Western Rivers Action Network

Water and Birds in the Arid West: Habitats in Decline

The first comprehensive look at the unprecedented impact of western water loss and climate change on birds

This is a crisis, but the opportunity to resolve it is here.

Did you know that the Western Rivers Action Network is just one of Audubon's efforts to protect water and habitat for birds and other wildlife?  It is part of Audubon's Western Water program, which goes beyond working to protect the Colorado River and it's tributaries to include western saline lakes, wetlands, and other critical habitats. These resources sustain tens of millions of people as well as some of America’s richest birdlife, including several species protected by the Endangered Species Act.  Particularly tied to these valuable habitats are Eared Grebe, Wilson’s Phalarope, American Avocet, American White Pelican, Southwestern Willow Flycatcher, Western Yellow-billed Cuckoo, and Yuma Ridgway’s Rail.

The National Audubon Society's report, Water and Birds in the Arid West: Habitats in Decline,  is the first comprehensive look at the unprecedented impact of western water loss and climate change on birds. In this report, which focuses on the Colorado River basin as well as the network of saline lakes across eight Western states (AZ, CA, CO, NM, NV, OR, UT, WY), Audubon determined that a combination of water development, drought, and climate change threaten these habitats and put millions of birds at risk: U.S. and global populations of many birds that depend on these habitats for resting, feeding and nesting hang in the balance.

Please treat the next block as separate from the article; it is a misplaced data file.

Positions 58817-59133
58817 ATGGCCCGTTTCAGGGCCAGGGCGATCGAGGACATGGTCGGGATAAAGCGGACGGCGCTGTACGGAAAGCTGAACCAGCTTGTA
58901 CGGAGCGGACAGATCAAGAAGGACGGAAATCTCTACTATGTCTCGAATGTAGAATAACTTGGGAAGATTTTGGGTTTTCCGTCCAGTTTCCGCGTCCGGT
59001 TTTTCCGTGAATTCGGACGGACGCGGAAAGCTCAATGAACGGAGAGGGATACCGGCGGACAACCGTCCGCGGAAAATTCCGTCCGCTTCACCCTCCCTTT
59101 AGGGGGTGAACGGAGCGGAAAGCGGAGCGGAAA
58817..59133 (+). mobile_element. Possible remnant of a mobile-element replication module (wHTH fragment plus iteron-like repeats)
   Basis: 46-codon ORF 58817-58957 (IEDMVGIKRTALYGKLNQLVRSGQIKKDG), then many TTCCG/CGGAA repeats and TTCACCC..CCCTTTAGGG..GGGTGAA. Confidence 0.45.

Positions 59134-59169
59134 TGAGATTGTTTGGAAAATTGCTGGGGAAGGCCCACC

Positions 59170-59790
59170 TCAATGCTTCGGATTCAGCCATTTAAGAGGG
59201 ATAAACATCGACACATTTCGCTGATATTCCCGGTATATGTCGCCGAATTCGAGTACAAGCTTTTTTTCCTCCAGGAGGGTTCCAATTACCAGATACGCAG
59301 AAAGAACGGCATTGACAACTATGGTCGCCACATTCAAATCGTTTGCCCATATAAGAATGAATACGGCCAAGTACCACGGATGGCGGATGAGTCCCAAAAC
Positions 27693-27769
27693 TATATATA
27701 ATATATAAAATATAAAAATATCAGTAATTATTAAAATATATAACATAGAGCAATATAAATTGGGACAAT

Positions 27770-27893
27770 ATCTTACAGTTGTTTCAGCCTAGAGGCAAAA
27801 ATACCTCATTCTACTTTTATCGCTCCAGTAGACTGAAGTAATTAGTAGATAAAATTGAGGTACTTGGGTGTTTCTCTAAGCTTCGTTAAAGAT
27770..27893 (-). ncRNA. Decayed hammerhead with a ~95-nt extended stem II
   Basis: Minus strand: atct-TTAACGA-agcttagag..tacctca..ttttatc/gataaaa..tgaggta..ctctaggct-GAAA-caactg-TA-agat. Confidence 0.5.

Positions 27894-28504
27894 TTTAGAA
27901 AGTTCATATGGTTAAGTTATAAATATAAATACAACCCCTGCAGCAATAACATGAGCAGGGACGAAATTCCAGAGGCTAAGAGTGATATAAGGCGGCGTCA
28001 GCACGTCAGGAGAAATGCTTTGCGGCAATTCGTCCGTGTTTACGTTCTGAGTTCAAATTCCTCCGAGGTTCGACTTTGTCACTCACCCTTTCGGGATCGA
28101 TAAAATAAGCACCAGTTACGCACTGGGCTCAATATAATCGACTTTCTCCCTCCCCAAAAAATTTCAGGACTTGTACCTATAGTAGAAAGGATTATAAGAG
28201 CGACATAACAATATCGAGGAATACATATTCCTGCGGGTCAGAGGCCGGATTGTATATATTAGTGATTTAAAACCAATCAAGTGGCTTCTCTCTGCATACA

“The most urgent threat facing birds and people in the West is a precipitous decline in water quality and availability,” said Dr. Chad Wilsey, Audubon’s director of bird conservation and main author of the Audubon report. “Both rivers and saline lakes across the West need reliable sources of fresh water to continue sustaining not only a rich diversity of birdlife but also the millions of people across rural and urban areas that depend on these systems.”

To read the full report and learn more about Audubon’s Western Water program, please visit www.audubon.org/conservation/western-water.

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